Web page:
The cable is not included in the 98g weight of the mouse, which is probably a good thing because it would look even heftier.
It’s not as light as a paracord cable, but it’s braided and better than plastic. However, you may need a bungee because it is a bit stiff.
Buttons and Switches
Using the main buttons is easier than you might think. It doesn’t feel very different from using a mouse normally. In fact, it feels better because there is less stiffness in my hand after using some less-friendly mouse shapes recently.
A good way to know what it’ll be like to use this mouse is to simply angle your regular mouse by 45 degrees and see how it feels.
The scroll wheel feels nice and consistent, and the side buttons do too. However, the side buttons are a bit farther away than I’m used to, but not to the point where I have to constantly adjust my grip to reach them.
With the arrangement of buttons and shape of this mouse, it is most suitable for palm grip users. Still, there is the potential to use variations of the claw and fingertip grips as well.
The standout thing about the GXT144 mouse is how comfortable it is. Aiming and movement in-game were pretty smooth, and I found that using the scroll wheel to jump and strafe jump was also easy.
However, it’s not all sunshine and rainbows with the vertical design in practice. Firstly, I think the mouse really struggles with weight distribution. Sometimes when I move it to the left side, it tilts a little bit and that’s something you don’t have to worry about with a regular mouse.
There are also hard-to-reach side buttons, but that’s a more personal issue that other people may not have.
The cheap-feeling feet, on the other hand, might be a bigger issue even if you’re using a mousepad. I recommend sliding PTFE feet on to make movement smoother.
Summarily, using this mouse for gaming was great. The optical sensor is pretty average, but the general lack of top-of-the-line hardware does not translate into poor performance.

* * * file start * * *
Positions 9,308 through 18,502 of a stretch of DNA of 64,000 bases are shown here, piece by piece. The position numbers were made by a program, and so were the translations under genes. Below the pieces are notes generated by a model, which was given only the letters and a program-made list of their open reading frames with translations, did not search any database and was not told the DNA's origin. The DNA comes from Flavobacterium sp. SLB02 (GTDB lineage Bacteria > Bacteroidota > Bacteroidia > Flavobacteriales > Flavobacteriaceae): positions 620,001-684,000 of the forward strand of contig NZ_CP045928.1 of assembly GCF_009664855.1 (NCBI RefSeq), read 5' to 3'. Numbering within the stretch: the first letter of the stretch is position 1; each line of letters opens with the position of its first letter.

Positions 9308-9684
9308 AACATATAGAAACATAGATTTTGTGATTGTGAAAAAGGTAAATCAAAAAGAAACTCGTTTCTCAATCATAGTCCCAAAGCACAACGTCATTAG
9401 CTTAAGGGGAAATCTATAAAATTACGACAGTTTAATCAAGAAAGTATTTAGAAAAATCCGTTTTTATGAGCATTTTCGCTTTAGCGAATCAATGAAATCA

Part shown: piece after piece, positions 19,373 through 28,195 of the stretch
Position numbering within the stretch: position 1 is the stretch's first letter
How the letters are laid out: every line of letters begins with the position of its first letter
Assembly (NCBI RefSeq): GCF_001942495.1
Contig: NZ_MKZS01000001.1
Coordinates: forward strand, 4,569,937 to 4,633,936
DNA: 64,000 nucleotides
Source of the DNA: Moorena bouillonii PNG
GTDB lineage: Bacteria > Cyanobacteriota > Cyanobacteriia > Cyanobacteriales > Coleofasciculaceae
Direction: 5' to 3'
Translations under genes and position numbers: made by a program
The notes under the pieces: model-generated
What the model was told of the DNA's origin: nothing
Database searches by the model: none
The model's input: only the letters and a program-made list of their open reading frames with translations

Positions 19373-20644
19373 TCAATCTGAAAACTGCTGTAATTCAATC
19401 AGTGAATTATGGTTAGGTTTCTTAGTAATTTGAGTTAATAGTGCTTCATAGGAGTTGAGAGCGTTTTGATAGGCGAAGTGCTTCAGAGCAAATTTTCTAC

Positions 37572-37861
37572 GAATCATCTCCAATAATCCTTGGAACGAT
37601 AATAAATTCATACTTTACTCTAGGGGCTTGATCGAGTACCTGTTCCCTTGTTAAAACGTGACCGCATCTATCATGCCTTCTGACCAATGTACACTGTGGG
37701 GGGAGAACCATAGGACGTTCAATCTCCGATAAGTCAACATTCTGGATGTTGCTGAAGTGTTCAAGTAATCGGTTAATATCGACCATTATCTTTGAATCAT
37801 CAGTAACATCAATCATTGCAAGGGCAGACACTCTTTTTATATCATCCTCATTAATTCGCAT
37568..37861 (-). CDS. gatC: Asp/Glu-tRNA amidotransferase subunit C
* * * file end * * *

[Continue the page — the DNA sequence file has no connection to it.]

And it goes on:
The Trust GXT144 REXX comes with standard mouse software that allows you to change DPI profiles, adjust lighting settings, polling rates, and programmable buttons. It looks archaic, but it does the job.
The GXT144 costs $67.48 on Amazon at the time of writing, though it might be available for less if you’re lucky enough to catch it on sale.
For that price, it is competing with the likes of the Glorious Model O wireless which is a good mouse but doesn’t have the vertical thing going for it.
There are a few cons to note here, but nothing rivals the comfort that the vertical design of the Trust REXX GXT144 offers. It might not be a high-performance gaming mouse, but it certainly has something that many pricier mice don’t.
Considering the fact that this manufacturer is not among the big players in the gaming gear market, it should be interesting to see how much improvement can be made if a company with a larger budget decides to make a vertical gaming mouse with top-notch hardware.
If you’re going to be playing intense first-person shooter games, then you might want to ease into using the mouse slowly. However, if you’re playing something that is more relaxed and doesn’t require many fast-paced mouse movements, then it is much easier to recommend the GXT144.
It’s not the only vertical mouse on the market, but it is the only one that I found advertised specifically as a “gaming mouse”. If comfort is the most important thing to you, then you can’t go wrong.